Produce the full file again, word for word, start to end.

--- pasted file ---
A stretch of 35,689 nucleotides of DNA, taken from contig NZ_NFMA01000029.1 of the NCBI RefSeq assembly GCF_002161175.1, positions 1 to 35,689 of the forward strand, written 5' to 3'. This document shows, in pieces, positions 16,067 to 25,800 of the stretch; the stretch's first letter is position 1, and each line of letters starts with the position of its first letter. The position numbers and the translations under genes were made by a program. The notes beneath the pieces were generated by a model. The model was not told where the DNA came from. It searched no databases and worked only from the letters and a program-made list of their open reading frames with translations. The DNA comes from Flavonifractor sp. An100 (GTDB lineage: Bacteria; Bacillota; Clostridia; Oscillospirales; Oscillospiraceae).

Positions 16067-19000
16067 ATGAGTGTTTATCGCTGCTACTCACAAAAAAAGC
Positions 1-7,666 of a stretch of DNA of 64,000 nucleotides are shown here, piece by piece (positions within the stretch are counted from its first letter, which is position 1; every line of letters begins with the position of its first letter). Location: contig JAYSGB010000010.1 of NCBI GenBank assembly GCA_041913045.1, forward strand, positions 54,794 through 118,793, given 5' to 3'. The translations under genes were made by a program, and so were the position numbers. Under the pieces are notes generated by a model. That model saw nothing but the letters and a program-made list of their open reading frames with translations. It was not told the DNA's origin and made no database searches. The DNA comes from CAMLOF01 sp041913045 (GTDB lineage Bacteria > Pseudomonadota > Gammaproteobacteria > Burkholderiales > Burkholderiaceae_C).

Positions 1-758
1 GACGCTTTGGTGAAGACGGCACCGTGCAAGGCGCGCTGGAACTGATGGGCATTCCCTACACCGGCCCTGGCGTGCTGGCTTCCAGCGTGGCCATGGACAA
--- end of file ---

A stretch of 35,689 nucleotides of DNA, taken from contig NZ_NFMA01000029.1 of the NCBI RefSeq assembly GCF_002161175.1, positions 1 to 35,689 of the forward strand, written 5' to 3'. This document shows, in pieces, positions 16,067 to 25,800 of the stretch; the stretch's first letter is position 1, and each line of letters starts with the position of its first letter. The position numbers and the translations under genes were made by a program. The notes beneath the pieces were generated by a model. The model was not told where the DNA came from. It searched no databases and worked only from the letters and a program-made list of their open reading frames with translations. The DNA comes from Flavonifractor sp. An100 (GTDB lineage: Bacteria; Bacillota; Clostridia; Oscillospirales; Oscillospiraceae).

Positions 16067-19000
16067 ATGAGTGTTTATCGCTGCTACTCACAAAAAAAGC
Positions 1-7,666 of a stretch of DNA of 64,000 nucleotides are shown here, piece by piece (positions within the stretch are counted from its first letter, which is position 1; every line of letters begins with the position of its first letter). Location: contig JAYSGB010000010.1 of NCBI GenBank assembly GCA_041913045.1, forward strand, positions 54,794 through 118,793, given 5' to 3'. The translations under genes were made by a program, and so were the position numbers. Under the pieces are notes generated by a model. That model saw nothing but the letters and a program-made list of their open reading frames with translations. It was not told the DNA's origin and made no database searches. The DNA comes from CAMLOF01 sp041913045 (GTDB lineage Bacteria > Pseudomonadota > Gammaproteobacteria > Burkholderiales > Burkholderiaceae_C).

Positions 1-758
1 GACGCTTTGGTGAAGACGGCACCGTGCAAGGCGCGCTGGAACTGATGGGCATTCCCTACACCGGCCCTGGCGTGCTGGCTTCCAGCGTGGCCATGGACAA